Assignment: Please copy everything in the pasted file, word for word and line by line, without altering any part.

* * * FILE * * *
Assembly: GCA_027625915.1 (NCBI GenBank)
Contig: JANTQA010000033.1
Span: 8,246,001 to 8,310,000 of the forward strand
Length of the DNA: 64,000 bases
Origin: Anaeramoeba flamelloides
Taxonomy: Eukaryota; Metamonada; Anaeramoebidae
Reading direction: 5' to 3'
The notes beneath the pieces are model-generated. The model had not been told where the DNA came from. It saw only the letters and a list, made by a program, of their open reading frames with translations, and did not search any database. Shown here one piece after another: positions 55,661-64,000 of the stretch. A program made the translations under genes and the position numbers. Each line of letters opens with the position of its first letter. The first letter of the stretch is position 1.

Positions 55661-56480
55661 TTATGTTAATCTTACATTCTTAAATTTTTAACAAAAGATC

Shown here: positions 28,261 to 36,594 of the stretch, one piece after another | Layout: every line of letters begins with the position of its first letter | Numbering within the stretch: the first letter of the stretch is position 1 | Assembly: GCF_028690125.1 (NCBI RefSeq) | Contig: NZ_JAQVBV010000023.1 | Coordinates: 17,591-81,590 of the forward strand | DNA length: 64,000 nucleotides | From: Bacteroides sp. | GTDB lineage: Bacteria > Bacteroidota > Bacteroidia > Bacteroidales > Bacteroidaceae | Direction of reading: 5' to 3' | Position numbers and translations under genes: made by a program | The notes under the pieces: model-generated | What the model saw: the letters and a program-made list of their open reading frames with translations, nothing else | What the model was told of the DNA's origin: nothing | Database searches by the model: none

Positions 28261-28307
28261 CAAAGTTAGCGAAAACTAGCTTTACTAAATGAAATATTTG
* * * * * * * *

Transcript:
Assembly: GCA_027625915.1 (NCBI GenBank)
Contig: JANTQA010000033.1
Span: 8,246,001 to 8,310,000 of the forward strand
Length of the DNA: 64,000 bases
Origin: Anaeramoeba flamelloides
Taxonomy: Eukaryota; Metamonada; Anaeramoebidae
Reading direction: 5' to 3'
The notes beneath the pieces are model-generated. The model had not been told where the DNA came from. It saw only the letters and a list, made by a program, of their open reading frames with translations, and did not search any database. Shown here one piece after another: positions 55,661-64,000 of the stretch. A program made the translations under genes and the position numbers. Each line of letters opens with the position of its first letter. The first letter of the stretch is position 1.

Positions 55661-56480
55661 TTATGTTAATCTTACATTCTTAAATTTTTAACAAAAGATC

Shown here: positions 28,261 to 36,594 of the stretch, one piece after another | Layout: every line of letters begins with the position of its first letter | Numbering within the stretch: the first letter of the stretch is position 1 | Assembly: GCF_028690125.1 (NCBI RefSeq) | Contig: NZ_JAQVBV010000023.1 | Coordinates: 17,591-81,590 of the forward strand | DNA length: 64,000 nucleotides | From: Bacteroides sp. | GTDB lineage: Bacteria > Bacteroidota > Bacteroidia > Bacteroidales > Bacteroidaceae | Direction of reading: 5' to 3' | Position numbers and translations under genes: made by a program | The notes under the pieces: model-generated | What the model saw: the letters and a program-made list of their open reading frames with translations, nothing else | What the model was told of the DNA's origin: nothing | Database searches by the model: none

Positions 28261-28307
28261 CAAAGTTAGCGAAAACTAGCTTTACTAAATGAAATATTTG